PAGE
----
Thursday, May 17, 2012

Ascension Day: What is and is to be

Opening Sentence
Christ has entered, not into a sanctuary made with hands, a copy of the true one, but into heaven itself, now to appear in the presence of God on our behalf. Hebrews 9:24

Collect of the Day
Almighty God, whose blessed Son our Savior Jesus Christ ascended far above all heavens that he might fill all things: Mercifully give us faith to perceive that, according to his promise, he abides with his Church on earth, even to the end of the ages; through Jesus Christ our Lord, who lives and reigns with you and the Holy Spirit, one God, in glory everlasting. Amen.

Psalter: Psalm 8, 47

Lessons: Daniel 7:9-14, Hebrews 2:5-18, Matthew 28:16-20 (see also Acts 1:1-11)

Christ's ascension into heaven is, for the church, the symbol of what she is and is to be in him. As Christ, having endured the ordeal of suffering, death, and resurrection, is vindicated as the true Son of Man (Luke's account of the ascension in Acts 1.1-11 is replete with the imagery Daniel 7.13-14, including Jesus' being taken up to heaven in a cloud), so the church, having endured the same, will be united with Christ in everlasting glory.

There are two ways in which we are not to anticipate this final, glorious consummation of the union of Christ and the church. First, we are not to concern ourselves with "the times or periods the Father has set by his own authority." Rather, we are to be Christ's witnesses "in Jerusalem, in all Judea and Samaria, and to the ends of the earth." Luke's account of the ascension roughly corresponds with the conclusion of Matthew's Gospel,in which Jesus commands his disciples to "Go therefore and make disciples of all nations, baptizing them in the name of the Father and of the Son and of the Holy Spirit, teaching them to observe all that I have commanded you."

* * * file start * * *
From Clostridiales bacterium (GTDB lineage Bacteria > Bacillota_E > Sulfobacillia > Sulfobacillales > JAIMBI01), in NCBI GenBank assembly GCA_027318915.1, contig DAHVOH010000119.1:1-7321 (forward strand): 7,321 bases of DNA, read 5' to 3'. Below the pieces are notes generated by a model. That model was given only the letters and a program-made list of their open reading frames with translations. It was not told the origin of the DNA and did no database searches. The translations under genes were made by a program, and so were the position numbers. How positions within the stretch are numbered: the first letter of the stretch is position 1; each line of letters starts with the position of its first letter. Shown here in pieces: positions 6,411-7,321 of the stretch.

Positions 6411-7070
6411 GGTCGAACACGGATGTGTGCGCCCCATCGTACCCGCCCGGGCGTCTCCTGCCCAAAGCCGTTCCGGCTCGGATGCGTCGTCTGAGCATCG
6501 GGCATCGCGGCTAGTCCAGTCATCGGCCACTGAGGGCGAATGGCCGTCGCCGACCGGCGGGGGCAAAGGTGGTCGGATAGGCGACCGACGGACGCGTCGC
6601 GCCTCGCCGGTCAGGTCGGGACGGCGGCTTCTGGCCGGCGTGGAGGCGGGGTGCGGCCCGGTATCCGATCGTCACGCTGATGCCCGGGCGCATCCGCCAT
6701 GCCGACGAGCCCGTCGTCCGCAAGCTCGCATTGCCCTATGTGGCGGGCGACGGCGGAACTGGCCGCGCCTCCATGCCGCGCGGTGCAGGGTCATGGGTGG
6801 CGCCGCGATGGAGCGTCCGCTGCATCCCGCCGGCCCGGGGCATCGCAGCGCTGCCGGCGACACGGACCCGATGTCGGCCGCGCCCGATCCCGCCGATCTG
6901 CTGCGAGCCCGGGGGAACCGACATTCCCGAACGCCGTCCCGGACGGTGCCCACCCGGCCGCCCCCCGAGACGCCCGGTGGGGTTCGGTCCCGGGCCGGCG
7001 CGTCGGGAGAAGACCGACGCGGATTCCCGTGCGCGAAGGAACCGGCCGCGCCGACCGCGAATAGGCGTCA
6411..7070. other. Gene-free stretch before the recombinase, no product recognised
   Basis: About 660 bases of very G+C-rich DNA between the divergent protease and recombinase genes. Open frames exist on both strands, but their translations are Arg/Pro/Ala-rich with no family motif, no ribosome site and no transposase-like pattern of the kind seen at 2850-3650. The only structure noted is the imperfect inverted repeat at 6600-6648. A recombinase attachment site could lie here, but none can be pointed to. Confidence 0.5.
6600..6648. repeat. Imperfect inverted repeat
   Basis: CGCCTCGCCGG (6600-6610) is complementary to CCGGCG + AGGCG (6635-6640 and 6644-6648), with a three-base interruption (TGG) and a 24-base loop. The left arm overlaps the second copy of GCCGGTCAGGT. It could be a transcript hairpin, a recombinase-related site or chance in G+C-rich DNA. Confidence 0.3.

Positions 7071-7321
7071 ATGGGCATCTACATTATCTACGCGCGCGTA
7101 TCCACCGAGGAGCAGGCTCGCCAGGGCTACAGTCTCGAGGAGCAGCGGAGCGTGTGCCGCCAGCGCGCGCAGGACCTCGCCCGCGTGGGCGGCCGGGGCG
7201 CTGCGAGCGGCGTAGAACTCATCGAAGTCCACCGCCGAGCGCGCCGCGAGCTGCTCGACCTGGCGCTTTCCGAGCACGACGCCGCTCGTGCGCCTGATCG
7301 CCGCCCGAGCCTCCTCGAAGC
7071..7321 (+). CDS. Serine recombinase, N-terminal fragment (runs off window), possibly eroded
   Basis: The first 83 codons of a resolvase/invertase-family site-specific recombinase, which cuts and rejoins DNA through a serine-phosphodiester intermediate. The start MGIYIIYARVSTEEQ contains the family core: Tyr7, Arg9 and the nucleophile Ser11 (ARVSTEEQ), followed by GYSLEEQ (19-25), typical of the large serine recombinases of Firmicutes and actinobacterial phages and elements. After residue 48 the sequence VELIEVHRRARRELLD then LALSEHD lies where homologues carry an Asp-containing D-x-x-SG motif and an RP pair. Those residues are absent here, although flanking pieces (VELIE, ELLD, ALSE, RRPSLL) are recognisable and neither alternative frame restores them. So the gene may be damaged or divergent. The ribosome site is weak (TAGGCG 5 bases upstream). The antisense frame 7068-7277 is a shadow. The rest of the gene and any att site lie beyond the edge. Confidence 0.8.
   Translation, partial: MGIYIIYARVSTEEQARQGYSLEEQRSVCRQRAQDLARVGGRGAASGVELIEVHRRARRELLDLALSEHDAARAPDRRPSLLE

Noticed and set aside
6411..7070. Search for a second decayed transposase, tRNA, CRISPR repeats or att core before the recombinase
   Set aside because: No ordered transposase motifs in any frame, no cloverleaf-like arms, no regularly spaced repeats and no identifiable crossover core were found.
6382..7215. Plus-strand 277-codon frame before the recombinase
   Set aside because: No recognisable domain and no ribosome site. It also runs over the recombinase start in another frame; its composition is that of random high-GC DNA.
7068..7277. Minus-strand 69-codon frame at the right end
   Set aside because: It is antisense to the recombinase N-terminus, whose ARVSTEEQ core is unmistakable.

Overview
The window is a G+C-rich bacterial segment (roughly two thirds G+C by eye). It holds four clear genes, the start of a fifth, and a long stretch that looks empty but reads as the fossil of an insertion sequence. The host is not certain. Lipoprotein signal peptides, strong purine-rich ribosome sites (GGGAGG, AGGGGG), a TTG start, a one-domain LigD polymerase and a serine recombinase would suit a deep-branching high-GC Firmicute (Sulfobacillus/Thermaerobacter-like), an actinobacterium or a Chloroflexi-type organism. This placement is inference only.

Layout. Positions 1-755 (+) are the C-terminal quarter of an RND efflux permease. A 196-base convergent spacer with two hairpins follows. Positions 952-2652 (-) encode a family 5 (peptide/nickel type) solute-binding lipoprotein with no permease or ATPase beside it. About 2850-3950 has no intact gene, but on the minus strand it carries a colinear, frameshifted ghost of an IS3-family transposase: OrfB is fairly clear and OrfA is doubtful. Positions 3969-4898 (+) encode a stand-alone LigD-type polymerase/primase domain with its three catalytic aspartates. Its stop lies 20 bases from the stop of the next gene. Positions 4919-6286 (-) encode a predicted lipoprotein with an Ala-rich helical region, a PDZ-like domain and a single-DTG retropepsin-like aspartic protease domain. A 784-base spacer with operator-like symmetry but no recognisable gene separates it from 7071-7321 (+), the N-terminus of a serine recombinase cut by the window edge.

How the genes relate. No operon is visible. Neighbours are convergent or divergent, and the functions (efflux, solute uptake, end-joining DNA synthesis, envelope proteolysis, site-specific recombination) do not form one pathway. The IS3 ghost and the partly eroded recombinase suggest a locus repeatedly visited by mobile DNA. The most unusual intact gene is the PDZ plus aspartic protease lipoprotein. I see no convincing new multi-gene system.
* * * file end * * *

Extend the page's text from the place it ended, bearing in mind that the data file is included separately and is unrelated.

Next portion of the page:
Second, we are not to waste our time staring off into space, waiting for Jesus to drop out of the sky. Jesus, the disciples are told, "will come in the same way as you saw him go into heaven." Here is where it becomes very important for the church to understand the nature of her union with Christ and how that union is consummated. How the disciples "saw" Jesus "go into heaven" must be understood in the much wider context of the ordeal of suffering, death, and resurrection which preceded this particular episode. The account of Acts 1.1-11 is only the culmination of a series of events which began with Jesus' setting his face to go to Jerusalem (Luke 9.51).

Thus, for Jesus to "come in the same way as you saw him go into heaven" must involve the ordeal of suffering, death, and resurrection. This does not mean that Jesus himself must literally go through that ordeal again. Rather, it means the church, the Bride of Christ, must continually remember that singular event which brought her into existence. It is through worship that the suffering, death, and resurrection of Christ is kept constantly at the forefront of the church's memory as she prays and longs for her Bridegroom to come and make their union complete.

The proper attitude, then, for anticipating Christ's coming in glory is the attitude of worship. Such an attitude forms the church's whole understanding of herself as a community in covenant with God, empowered by the Holy Spirit to be witnesses for Christ "to the ends of the earth," being assured by her Lord, "And behold, I am with you always, to the end of the age."

Hail the Day That Sees Him Rise